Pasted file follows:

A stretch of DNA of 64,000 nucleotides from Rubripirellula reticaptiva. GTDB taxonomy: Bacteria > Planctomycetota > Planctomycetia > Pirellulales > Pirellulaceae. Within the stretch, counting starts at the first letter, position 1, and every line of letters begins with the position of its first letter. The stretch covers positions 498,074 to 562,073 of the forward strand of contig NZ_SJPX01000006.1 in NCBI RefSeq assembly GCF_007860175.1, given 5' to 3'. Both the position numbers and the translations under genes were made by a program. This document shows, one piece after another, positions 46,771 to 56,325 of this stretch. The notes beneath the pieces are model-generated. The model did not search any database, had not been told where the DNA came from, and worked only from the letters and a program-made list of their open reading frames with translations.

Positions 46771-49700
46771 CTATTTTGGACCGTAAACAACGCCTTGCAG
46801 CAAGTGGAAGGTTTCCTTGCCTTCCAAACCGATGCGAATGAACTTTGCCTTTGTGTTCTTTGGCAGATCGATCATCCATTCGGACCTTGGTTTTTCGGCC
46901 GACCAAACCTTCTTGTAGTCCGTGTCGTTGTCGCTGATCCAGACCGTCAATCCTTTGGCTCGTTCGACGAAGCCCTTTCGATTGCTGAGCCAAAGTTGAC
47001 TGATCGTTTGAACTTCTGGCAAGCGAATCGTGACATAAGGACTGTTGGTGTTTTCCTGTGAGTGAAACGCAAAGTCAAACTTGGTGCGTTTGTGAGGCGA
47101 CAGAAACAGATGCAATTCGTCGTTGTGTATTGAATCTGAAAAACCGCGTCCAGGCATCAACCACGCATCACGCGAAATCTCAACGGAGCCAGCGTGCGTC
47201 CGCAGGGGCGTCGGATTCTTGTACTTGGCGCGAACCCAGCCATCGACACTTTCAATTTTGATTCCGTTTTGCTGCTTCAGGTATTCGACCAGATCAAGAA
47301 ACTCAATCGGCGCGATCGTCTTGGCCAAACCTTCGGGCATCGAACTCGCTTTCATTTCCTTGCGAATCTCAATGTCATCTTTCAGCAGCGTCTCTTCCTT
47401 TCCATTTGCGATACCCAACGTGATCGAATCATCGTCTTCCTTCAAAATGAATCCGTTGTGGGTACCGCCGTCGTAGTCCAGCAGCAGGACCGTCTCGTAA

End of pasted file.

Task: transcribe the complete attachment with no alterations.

A stretch of DNA of 64,000 nucleotides from Rubripirellula reticaptiva. GTDB taxonomy: Bacteria > Planctomycetota > Planctomycetia > Pirellulales > Pirellulaceae. Within the stretch, counting starts at the first letter, position 1, and every line of letters begins with the position of its first letter. The stretch covers positions 498,074 to 562,073 of the forward strand of contig NZ_SJPX01000006.1 in NCBI RefSeq assembly GCF_007860175.1, given 5' to 3'. Both the position numbers and the translations under genes were made by a program. This document shows, one piece after another, positions 46,771 to 56,325 of this stretch. The notes beneath the pieces are model-generated. The model did not search any database, had not been told where the DNA came from, and worked only from the letters and a program-made list of their open reading frames with translations.

Positions 46771-49700
46771 CTATTTTGGACCGTAAACAACGCCTTGCAG
46801 CAAGTGGAAGGTTTCCTTGCCTTCCAAACCGATGCGAATGAACTTTGCCTTTGTGTTCTTTGGCAGATCGATCATCCATTCGGACCTTGGTTTTTCGGCC
46901 GACCAAACCTTCTTGTAGTCCGTGTCGTTGTCGCTGATCCAGACCGTCAATCCTTTGGCTCGTTCGACGAAGCCCTTTCGATTGCTGAGCCAAAGTTGAC
47001 TGATCGTTTGAACTTCTGGCAAGCGAATCGTGACATAAGGACTGTTGGTGTTTTCCTGTGAGTGAAACGCAAAGTCAAACTTGGTGCGTTTGTGAGGCGA
47101 CAGAAACAGATGCAATTCGTCGTTGTGTATTGAATCTGAAAAACCGCGTCCAGGCATCAACCACGCATCACGCGAAATCTCAACGGAGCCAGCGTGCGTC
47201 CGCAGGGGCGTCGGATTCTTGTACTTGGCGCGAACCCAGCCATCGACACTTTCAATTTTGATTCCGTTTTGCTGCTTCAGGTATTCGACCAGATCAAGAA
47301 ACTCAATCGGCGCGATCGTCTTGGCCAAACCTTCGGGCATCGAACTCGCTTTCATTTCCTTGCGAATCTCAATGTCATCTTTCAGCAGCGTCTCTTCCTT
47401 TCCATTTGCGATACCCAACGTGATCGAATCATCGTCTTCCTTCAAAATGAATCCGTTGTGGGTACCGCCGTCGTAGTCCAGCAGCAGGACCGTCTCGTAA